First Lessons in English Grammar

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Ivison, Phinney, Blakeman & Company, 1865 - 168 pages
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Page 5 - THE shades of night were falling fast, As through an Alpine village passed A youth, who bore, 'mid snow and ice, A banner with the strange device, Excelsior...
Page 7 - The sober herd that lowed to meet their young, The noisy geese that gabbled o'er the pool, The playful children just let loose from school, The watchdog's...
Page 154 - All words of more than one syllable ending in a single consonant, preceded by a single vowel, and accented on the last syllable, double that consonant in derivatives : as, commit, committee ; compel, compelled; appal, appalling; distil, distiller.
Page 76 - Tense. Singular. Plural. 1. I shall have been, 1. We shall have been, 2. Thou wilt have been, 2.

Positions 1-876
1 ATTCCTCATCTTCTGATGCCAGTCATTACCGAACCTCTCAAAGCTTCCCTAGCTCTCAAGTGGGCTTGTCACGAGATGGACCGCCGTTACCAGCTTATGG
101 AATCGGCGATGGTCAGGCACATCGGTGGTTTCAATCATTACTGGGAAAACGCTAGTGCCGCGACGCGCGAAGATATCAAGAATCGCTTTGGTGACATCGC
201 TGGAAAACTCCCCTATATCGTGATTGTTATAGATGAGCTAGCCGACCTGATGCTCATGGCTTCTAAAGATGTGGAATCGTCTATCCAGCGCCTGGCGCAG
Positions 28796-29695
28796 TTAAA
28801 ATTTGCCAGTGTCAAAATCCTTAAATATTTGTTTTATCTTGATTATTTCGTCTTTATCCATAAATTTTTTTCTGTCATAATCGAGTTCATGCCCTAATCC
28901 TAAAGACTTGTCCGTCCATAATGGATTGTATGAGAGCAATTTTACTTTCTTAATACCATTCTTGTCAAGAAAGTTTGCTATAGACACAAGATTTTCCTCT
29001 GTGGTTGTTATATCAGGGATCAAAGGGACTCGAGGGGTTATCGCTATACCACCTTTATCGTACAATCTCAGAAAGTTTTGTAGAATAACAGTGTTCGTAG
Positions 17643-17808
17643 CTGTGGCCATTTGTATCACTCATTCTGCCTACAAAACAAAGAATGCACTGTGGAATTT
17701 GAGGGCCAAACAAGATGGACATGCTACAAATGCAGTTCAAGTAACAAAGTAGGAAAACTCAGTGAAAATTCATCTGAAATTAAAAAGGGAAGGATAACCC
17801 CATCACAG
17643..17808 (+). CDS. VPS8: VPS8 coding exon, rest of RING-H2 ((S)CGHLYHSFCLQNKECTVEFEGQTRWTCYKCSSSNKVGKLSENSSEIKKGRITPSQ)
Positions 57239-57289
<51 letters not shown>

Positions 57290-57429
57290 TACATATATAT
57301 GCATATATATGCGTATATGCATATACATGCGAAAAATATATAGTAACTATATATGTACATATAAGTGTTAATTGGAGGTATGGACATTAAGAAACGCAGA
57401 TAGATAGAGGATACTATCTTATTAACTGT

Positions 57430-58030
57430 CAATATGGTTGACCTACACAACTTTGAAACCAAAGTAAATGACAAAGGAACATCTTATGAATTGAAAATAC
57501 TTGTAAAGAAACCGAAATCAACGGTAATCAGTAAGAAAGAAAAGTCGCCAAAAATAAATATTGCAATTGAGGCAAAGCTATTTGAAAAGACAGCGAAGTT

Page 76 - PERFECT TENSE. Singular. Plural. 1. I have been, 1. We have been, 2. Thou hast been, 2. You have been, 3. He has been ; 3. They have been. PAST TENSE. 1. I was, 1. We were, 2. Thou wast, 2. You were, 3. He was; 3. They were. PAST PERFECT TENSE. 1. I had been, 1. We had been, 2.
Page 135 - The curfew tolls the knell of parting day, The lowing herd wind slowly o'er the lea, The ploughman homeward plods his weary way, And leaves the world to darkness and to me. Now fades the glimmering landscape on the sight, And all the air a solemn stillness holds, Save where the beetle wheels his droning flight, And drowsy tinklings lull the distant folds...
Page 103 - RULE V. — Objectives. A Noun or Pronoun, used as the object of a preposition, must be in the objective case. The money was sent by me to him. EXPLANATION. — Sent by some one, sent to some one ; hence there is eridently a relation between by a:i 1 me, ami between to and him.
Page 100 - Nominatives. A Noun or Pronoun, used as the subject of a finite verb, must be in the nominative case.
Page 30 - The Principal Parts of a verb are the present tense, the past tense, the present participle, and the perfect participle. These are called the PRINCIPAL PARTS, because by means of them and the auxiliary verbs all the other parts of the verb can be formed.
Page 160 - ... is carried to the next line. ' The Acute Accent; which marks stress of voice. The Grave Accent ; which shows a sinking of the voice, or brings out a syllable.

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